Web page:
Opinion: Advertising-heaven (Facebook)

POSTED: 02/6/12 2:39 PM

Mark Zuckerberg can have his private jet and his $500, 000 annual salary for all we care. Facebook is going public and that makes clear that there is money in social networks. What every Facebooker ought to know: they contribute $4.38 each year to Zuckerberg’s wealth. Since there are 845 million monthly visitors on Facebook it’s easy to calculate what this adds up to.

Still, Facebook is doing poorly compared to sites like Amazon, eBay and Google; they earn $189, $39 and $24 respectively from each user.

Facebook wants to collect $5 billion by going public. The company’s stock value is estimated to be between $75 and $100 billion.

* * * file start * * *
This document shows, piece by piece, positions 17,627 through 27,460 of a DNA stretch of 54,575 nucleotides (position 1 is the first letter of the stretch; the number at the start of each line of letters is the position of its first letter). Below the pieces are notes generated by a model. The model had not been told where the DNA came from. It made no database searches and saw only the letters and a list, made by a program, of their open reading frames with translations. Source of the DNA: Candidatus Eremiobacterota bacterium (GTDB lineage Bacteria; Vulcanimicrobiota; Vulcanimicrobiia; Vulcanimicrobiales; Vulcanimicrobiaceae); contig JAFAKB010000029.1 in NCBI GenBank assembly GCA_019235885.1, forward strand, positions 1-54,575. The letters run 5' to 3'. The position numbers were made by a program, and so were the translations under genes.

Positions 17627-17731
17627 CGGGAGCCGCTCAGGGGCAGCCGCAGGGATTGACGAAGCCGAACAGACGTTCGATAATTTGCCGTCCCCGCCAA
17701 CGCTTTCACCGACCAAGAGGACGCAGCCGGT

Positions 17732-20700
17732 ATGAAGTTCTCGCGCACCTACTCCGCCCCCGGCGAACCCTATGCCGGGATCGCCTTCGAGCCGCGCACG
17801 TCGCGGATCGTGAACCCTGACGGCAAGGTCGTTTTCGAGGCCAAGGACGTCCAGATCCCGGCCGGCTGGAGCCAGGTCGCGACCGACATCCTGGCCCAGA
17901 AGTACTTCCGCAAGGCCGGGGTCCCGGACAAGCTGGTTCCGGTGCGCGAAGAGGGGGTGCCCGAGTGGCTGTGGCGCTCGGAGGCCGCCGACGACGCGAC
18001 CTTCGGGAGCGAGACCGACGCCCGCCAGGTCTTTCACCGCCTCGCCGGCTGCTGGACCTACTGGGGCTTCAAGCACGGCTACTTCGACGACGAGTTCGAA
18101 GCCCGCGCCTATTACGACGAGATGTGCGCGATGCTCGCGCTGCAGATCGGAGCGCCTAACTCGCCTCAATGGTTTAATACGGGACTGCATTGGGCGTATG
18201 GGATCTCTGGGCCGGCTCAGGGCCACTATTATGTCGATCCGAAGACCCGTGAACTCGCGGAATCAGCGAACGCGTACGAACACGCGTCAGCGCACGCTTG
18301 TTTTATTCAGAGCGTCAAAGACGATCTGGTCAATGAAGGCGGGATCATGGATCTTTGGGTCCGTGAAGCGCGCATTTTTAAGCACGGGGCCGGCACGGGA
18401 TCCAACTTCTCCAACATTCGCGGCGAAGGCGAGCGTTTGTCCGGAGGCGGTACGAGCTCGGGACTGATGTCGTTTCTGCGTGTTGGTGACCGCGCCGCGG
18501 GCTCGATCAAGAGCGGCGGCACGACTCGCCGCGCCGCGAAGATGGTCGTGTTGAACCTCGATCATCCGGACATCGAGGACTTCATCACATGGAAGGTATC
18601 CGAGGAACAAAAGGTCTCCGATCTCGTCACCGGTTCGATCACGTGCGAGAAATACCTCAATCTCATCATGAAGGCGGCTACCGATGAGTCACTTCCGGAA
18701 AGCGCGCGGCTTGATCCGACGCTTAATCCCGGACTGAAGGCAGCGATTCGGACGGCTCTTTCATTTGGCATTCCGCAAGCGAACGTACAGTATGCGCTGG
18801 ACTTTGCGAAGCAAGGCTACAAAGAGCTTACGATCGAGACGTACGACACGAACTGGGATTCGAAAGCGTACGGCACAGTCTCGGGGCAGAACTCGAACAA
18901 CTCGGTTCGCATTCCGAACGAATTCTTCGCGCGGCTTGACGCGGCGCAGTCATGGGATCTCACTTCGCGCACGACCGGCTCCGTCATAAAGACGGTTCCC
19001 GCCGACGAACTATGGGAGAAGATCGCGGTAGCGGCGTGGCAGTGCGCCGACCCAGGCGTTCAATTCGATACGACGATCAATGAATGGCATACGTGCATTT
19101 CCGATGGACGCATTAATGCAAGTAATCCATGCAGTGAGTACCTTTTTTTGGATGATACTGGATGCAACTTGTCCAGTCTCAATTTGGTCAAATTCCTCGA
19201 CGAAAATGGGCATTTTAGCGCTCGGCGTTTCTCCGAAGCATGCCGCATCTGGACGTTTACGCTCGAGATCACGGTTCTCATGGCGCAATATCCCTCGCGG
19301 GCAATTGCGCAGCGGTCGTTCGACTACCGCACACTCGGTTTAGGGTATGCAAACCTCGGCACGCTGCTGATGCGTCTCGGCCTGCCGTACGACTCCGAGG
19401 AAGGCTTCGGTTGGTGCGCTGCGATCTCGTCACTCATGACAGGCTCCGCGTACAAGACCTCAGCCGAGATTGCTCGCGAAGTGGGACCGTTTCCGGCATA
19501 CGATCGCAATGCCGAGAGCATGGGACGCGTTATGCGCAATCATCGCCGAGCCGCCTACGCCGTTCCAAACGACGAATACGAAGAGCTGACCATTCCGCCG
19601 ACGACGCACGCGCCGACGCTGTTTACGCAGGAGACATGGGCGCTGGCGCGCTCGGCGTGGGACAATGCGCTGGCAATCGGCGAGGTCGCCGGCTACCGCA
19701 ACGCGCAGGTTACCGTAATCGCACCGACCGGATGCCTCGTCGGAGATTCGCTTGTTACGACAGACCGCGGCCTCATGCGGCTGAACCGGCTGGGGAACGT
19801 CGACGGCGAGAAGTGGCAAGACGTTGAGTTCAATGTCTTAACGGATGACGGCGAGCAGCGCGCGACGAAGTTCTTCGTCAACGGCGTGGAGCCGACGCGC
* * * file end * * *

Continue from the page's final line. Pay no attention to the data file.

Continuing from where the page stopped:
Facebookers have shared up to now 100 petabytes of photos and videos (one petabyte equals 1,000 terabytes). Every day tireless users with nothing better to do, add another 250 million photos to Facebook. And that irritating like-button?

In the last quarter of 2011 Facebook registered 2.7 billion likes. There are also 100 million so-called friendships on the site. (The last time we met a guy who claimed to have 4, 000 friends on Facebook we took pity on him).

Facebook’s turnover comes for 85 percent from advertising, but this does not seem to deter users. The Facebook-concept is, in a way, the devil in disguise: it gives commercial enterprises the perfect platform for targeted advertising. If you like something, it does not take a second for an appropriate ad to pop up on your screen.

Companies may believe that this is something like advertising-heaven on earth, but Facebook-users will sooner or later get so irritated with this commercial bombardment that they will go and look for their electronic fix elsewhere.

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